By D. W. Gallagher, Master Gardener, Mentor for the 2019 Raised Bed Gardening Program
It is just before Memorial Day after a cool to cold spring, but finally it is time to get those transplants into the ground especially tomatoes with peppers and eggplant following closely behind. If you started cucumbers and squash inside a few weeks ago you can transplant those also or you can direct sow right into the garden soil now.
On larger seeds I like to soak overnight in Byron’s Second Cupper. What is Byron’s Second Cupper you ask? It is the second cup of tea made from a teabag and allowed to cool to room temperature before soaking seeds. I don’t know exactly know how it works, only that it does and extremely well with peas and beans but I also use it on cucumbers and squash. If you prefer you can use a seaweed extract solution which also works well.
Please don’t just take my word that it is time to grow. Measure your soil temperature and familiarize yourself with the concept of Growing Degree Days, which also helps to predict dates for the emergence of specific garden pests. Degree Days are far more accurate than a date on a calendar.
Looking for a soil temperature of 60 F to transplant tomatoes, peppers and eggplant. At this temp you can transplant your cukes and squash also.
One thing to remember growing our own food was man’s first and best attempt to harness solar energy and thanks to Mother Nature, genius. Make sure you get at least 10 hours of direct sunlight on your transplants for best production.
Water, weed, learn to enjoy the time in your garden as there are many things that will awe you. And always have a paper towel or napkin in your pocket come towards the middle to end of July, nothing better than a home-grown tomato, enough said.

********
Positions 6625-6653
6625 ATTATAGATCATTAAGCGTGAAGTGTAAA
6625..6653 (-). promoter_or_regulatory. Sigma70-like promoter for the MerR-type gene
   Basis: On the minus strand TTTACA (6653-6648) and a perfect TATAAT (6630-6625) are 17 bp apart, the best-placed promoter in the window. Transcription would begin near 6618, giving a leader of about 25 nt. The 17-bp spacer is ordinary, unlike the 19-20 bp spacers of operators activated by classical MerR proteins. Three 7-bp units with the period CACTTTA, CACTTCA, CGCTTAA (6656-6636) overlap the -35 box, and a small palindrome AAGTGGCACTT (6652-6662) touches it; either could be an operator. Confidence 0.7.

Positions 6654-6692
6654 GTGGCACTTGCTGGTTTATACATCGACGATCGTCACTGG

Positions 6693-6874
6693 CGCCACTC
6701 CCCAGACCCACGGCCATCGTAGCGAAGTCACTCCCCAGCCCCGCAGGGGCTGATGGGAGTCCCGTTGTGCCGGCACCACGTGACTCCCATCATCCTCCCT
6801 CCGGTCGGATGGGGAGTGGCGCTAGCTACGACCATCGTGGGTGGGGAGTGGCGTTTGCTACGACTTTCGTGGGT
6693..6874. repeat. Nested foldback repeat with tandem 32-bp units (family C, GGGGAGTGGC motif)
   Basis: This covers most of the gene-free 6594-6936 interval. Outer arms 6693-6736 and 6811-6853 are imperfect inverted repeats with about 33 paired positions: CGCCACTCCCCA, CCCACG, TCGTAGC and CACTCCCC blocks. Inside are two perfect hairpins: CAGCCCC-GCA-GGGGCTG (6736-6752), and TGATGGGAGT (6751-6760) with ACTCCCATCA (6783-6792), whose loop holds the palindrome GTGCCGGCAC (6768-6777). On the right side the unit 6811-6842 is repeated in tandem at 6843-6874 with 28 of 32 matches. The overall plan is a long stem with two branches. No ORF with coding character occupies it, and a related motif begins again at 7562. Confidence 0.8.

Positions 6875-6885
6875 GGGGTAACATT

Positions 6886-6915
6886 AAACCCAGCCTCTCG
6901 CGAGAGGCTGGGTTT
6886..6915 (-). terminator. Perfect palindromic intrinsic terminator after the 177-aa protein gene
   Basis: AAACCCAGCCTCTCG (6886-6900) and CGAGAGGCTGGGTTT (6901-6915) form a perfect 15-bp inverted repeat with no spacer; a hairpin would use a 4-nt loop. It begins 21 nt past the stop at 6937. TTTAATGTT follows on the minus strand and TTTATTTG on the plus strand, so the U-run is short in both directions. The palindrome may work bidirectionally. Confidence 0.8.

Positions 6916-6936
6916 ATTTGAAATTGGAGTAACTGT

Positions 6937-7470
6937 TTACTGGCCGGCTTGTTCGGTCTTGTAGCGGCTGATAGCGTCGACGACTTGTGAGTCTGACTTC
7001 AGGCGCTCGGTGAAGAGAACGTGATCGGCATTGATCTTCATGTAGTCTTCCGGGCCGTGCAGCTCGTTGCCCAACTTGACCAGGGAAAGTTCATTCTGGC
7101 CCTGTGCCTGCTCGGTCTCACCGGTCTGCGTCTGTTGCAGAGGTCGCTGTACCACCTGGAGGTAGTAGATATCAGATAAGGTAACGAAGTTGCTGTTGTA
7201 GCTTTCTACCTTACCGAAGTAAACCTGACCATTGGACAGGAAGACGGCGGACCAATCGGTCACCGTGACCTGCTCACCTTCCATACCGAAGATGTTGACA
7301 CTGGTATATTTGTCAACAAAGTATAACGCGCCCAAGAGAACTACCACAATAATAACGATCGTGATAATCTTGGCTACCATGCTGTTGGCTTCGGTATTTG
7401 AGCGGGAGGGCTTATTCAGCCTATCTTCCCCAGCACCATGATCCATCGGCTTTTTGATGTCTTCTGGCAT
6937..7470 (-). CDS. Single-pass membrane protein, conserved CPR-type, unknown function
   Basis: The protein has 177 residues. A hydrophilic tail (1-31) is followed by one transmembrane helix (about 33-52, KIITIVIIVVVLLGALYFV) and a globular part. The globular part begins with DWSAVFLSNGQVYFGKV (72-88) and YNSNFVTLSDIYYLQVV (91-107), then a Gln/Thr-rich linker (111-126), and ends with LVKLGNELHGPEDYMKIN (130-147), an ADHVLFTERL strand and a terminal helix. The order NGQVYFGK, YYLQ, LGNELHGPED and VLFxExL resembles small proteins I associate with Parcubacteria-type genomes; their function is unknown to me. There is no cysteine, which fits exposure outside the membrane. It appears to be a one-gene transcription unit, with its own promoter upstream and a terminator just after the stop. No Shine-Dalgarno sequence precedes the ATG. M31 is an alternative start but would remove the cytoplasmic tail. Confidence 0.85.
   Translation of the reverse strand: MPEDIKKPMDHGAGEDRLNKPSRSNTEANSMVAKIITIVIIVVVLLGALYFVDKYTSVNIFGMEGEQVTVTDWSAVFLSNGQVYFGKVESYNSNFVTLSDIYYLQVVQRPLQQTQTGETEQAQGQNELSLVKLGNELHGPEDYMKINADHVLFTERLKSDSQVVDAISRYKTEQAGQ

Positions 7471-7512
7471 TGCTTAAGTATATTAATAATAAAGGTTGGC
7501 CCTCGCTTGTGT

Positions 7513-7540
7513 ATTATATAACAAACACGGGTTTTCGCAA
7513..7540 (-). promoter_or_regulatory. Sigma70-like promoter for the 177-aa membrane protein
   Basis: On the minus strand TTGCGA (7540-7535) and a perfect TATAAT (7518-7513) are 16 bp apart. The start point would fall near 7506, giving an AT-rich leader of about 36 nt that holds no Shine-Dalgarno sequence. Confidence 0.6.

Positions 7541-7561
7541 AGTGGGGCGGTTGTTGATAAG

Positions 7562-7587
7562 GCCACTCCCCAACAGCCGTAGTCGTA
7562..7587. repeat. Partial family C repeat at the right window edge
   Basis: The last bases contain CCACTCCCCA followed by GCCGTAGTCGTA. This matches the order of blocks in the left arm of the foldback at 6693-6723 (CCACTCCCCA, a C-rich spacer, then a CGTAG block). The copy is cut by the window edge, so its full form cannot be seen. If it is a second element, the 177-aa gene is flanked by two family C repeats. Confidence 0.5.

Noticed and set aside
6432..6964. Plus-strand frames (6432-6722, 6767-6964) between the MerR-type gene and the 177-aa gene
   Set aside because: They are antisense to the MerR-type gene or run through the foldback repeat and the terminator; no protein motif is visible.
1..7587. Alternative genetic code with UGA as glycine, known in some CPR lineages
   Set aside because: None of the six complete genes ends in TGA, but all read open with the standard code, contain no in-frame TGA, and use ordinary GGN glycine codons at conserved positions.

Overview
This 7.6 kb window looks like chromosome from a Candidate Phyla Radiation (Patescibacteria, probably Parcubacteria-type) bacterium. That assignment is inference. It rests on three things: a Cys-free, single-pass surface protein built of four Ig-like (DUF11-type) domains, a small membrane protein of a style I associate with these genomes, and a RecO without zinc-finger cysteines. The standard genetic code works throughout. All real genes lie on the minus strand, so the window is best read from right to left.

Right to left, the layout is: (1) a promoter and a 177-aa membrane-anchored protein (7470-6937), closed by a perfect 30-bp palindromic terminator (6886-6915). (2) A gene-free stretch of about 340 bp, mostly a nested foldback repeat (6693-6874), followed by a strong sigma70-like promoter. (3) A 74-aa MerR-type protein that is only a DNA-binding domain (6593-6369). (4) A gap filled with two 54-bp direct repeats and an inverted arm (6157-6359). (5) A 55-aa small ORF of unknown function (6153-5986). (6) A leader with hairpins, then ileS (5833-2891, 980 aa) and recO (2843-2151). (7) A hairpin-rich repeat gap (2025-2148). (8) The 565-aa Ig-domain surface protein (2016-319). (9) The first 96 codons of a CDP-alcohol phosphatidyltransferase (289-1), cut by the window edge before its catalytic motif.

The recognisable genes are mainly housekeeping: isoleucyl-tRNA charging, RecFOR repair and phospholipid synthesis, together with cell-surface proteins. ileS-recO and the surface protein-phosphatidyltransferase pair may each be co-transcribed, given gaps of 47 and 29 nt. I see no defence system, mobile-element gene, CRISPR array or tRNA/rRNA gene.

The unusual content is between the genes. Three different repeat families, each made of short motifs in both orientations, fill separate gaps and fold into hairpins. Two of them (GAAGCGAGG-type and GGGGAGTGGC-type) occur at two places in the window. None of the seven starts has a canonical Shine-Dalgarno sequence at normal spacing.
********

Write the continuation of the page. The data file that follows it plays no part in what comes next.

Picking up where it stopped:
If you don’t start your own seedlings there are some local nurseries in our area that are quite good and especially one here in Manchester, I have had great success with. I try to stay local because these places are necessities as the keepers of precious natural resources. Please don’t let this get out but I don’t know how my local nurseries do it so inexpensively.
I just start my own because there are just some varieties I just have to have. Although I am down to buying just a couple of transplants, over the years with transplants in the hundreds, I have lost fewer than the fingers on one hand and I credit that to the quality of the transplants and not to any degree to my skills as a gardener.
One last thing to keep in mind, succession planting has very good practical applications especially with beans, peas and lettuce if you can get them some mid-day shade. This allows you spread out the harvest.
Trivia, Thomas Jefferson planted a thimble of lettuce seeds every Monday from April until October.
So, plan well for what I hope will be your best gardening season ever with a bountiful harvest.
May 20, 2019